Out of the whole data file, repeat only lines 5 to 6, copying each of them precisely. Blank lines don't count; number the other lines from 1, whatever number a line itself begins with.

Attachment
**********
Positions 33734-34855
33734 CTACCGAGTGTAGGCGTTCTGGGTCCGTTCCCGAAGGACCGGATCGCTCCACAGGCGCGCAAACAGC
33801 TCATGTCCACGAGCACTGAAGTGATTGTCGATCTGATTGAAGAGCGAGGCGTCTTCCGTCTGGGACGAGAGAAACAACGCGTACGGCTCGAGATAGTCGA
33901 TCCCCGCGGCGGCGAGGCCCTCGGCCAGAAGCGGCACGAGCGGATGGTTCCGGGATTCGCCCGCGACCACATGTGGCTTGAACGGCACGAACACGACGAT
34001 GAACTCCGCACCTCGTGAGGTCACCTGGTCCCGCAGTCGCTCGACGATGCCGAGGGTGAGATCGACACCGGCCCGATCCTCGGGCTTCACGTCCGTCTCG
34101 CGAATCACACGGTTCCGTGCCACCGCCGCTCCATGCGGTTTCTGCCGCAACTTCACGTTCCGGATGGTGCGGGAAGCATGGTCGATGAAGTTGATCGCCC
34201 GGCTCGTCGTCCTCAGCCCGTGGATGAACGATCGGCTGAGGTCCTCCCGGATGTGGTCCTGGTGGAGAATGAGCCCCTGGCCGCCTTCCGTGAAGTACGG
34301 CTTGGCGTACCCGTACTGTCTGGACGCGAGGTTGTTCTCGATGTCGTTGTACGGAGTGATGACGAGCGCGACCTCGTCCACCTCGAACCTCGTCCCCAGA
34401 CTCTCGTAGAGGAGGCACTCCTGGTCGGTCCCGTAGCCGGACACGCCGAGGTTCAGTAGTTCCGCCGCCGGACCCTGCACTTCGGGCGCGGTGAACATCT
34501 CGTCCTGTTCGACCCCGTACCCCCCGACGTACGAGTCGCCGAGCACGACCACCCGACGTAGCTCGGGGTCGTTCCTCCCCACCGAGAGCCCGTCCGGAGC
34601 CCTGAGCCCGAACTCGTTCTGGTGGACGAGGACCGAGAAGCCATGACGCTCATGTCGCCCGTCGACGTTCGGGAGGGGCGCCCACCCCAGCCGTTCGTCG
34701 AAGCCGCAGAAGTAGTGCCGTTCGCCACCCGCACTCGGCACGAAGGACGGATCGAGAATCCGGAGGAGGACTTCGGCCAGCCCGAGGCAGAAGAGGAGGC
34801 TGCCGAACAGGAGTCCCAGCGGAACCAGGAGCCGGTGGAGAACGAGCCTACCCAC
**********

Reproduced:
34001 GAACTCCGCACCTCGTGAGGTCACCTGGTCCCGCAGTCGCTCGACGATGCCGAGGGTGAGATCGACACCGGCCCGATCCTCGGGCTTCACGTCCGTCTCG
34101 CGAATCACACGGTTCCGTGCCACCGCCGCTCCATGCGGTTTCTGCCGCAACTTCACGTTCCGGATGGTGCGGGAAGCATGGTCGATGAAGTTGATCGCCC